How funding could support business growth

Ideas for how funding could be used to support business growth include:

Making acquisitions

Purchasing another company may help increase your business’ growth and remove competition.

This can be funded using acquisition finance.

Invest in research and development

Research and development (R&D) is the development of new products, services, and processes.

It has many benefits for business growth, including boosting sales, improving productivity, reaching new markets, and attracting new partnerships.

Various funding sources could be used to pay for R&D projects, including grants, business loans, and angel investment.

You could also claim R&D tax relief.

Buying new equipment and technology

To help your business grow, you might need to invest in new equipment and machinery or replace faulty or outdated appliances.

New technology and software, such as a customer relationship management system (CRM), can improve processes, may help make your business more efficient, and could help to boost sales.

These investments can be expensive though, so funding could help.

Marketing activity

To grow your business, you need to source new customers so you could use business funding to invest in marketing activity.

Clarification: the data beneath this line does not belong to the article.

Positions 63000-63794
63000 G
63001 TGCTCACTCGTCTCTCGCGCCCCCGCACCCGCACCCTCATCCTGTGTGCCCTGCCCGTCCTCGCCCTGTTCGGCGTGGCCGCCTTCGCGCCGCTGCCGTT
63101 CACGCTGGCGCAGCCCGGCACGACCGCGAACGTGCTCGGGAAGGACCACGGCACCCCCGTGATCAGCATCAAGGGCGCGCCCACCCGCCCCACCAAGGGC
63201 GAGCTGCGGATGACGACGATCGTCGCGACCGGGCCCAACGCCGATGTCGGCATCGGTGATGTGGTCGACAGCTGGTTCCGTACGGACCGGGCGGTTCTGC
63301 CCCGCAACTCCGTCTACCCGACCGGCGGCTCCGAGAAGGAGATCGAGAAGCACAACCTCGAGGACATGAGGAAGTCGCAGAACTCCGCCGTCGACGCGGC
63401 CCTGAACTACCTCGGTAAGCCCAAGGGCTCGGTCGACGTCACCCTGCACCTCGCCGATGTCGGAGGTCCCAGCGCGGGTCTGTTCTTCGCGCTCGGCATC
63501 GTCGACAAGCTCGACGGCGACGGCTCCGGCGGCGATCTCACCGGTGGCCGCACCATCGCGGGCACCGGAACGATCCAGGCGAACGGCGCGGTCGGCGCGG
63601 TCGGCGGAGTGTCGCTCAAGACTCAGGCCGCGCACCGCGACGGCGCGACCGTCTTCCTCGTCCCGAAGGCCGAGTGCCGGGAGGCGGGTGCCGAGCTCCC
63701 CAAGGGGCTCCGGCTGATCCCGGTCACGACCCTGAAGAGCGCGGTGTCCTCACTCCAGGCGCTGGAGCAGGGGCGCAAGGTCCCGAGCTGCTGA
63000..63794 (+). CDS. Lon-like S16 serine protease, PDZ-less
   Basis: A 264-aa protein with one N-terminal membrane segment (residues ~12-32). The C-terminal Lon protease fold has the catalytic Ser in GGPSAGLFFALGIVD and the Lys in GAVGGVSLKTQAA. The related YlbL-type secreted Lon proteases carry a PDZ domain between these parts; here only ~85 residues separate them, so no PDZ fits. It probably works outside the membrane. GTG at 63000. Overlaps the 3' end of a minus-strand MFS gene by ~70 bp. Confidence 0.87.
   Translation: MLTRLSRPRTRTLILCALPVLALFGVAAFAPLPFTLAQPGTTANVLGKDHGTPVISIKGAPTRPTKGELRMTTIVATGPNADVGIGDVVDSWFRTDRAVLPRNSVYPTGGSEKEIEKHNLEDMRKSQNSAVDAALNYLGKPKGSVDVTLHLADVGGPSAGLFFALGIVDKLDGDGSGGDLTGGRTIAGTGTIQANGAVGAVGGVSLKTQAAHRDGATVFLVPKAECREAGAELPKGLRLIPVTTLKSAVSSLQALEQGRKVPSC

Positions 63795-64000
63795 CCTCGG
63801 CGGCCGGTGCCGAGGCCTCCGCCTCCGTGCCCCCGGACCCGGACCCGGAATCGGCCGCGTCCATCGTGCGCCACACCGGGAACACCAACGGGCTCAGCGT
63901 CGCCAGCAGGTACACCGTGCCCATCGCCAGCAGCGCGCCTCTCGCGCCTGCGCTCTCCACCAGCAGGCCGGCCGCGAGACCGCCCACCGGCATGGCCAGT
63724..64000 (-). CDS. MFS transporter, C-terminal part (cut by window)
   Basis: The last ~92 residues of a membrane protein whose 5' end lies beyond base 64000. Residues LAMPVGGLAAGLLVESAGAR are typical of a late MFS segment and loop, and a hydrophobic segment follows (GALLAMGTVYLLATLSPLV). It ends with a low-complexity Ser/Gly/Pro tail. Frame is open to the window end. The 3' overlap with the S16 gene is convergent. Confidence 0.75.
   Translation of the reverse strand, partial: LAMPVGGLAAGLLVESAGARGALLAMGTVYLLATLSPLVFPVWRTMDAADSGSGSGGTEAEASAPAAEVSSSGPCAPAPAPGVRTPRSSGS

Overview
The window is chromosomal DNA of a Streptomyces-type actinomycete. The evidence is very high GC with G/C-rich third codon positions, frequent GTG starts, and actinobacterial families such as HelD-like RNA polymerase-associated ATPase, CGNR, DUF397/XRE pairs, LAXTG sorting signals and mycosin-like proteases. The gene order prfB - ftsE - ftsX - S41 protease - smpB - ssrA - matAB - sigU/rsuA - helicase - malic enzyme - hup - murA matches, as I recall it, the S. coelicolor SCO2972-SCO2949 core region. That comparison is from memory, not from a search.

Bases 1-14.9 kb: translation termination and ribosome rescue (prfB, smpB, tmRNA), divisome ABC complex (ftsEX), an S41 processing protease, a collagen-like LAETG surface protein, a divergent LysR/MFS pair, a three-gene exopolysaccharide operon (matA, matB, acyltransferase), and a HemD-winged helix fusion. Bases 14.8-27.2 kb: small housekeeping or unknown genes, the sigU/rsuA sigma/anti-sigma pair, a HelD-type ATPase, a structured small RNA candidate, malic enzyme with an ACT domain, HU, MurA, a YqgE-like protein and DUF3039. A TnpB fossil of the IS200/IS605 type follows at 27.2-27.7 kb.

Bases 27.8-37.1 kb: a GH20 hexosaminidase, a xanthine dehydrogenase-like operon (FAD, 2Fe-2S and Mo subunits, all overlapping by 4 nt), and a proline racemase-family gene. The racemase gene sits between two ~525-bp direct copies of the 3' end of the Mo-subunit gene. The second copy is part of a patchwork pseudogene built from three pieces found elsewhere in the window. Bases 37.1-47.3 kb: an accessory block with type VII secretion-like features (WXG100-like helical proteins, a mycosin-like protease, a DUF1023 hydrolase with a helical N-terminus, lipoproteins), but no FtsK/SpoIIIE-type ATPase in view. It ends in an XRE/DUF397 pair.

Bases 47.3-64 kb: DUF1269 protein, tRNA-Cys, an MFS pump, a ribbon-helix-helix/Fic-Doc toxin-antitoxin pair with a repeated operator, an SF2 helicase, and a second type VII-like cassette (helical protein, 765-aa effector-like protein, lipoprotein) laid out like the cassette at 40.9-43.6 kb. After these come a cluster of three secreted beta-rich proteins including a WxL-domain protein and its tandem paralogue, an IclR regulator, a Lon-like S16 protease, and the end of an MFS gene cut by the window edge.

This might include paying for public relations, social media advertising, search engine optimisation, email marketing software, or building a new website.

Selling overseas

Exporting your products or services to other countries is a way to grow your business; however, it can be costly.

Funding could help cover international trade expenses such as market research, legal advice, translation services, customs compliance, shipping, insurance, export licences, packaging, and labour.

Read our guide on how to export to new markets.

Purchase stock

Not having enough stock could result in delays to deliveries and damage to your business’ reputation.

It is advisable to have buffer stock to manage increases in demand, such as the build-up to Christmas for retail and consumer brands.

There might also be times when you want to run promotions and discounts, so having stock available will help you do this.

You could buy the stock you need by taking out a business loan.

Reference to any organisation, business and event on this page does not constitute an endorsement or recommendation from the British Business Bank or the UK Government. Whilst we make reasonable efforts to keep the information on this page up to date, we do not guarantee or warrant (implied or otherwise) that it is current, accurate or complete. The information is intended for general information purposes only and does not take into account your personal situation, nor does it constitute legal, financial, tax or other professional advice. You should always consider whether the information is applicable to your particular circumstances and, where appropriate, seek professional or specialist advice or support.

Making business finance work for you

Our Making business finance work for you guide is designed to help you make an informed choice about accessing the right type of finance for you and your business.

Read the guide to making business finance work for you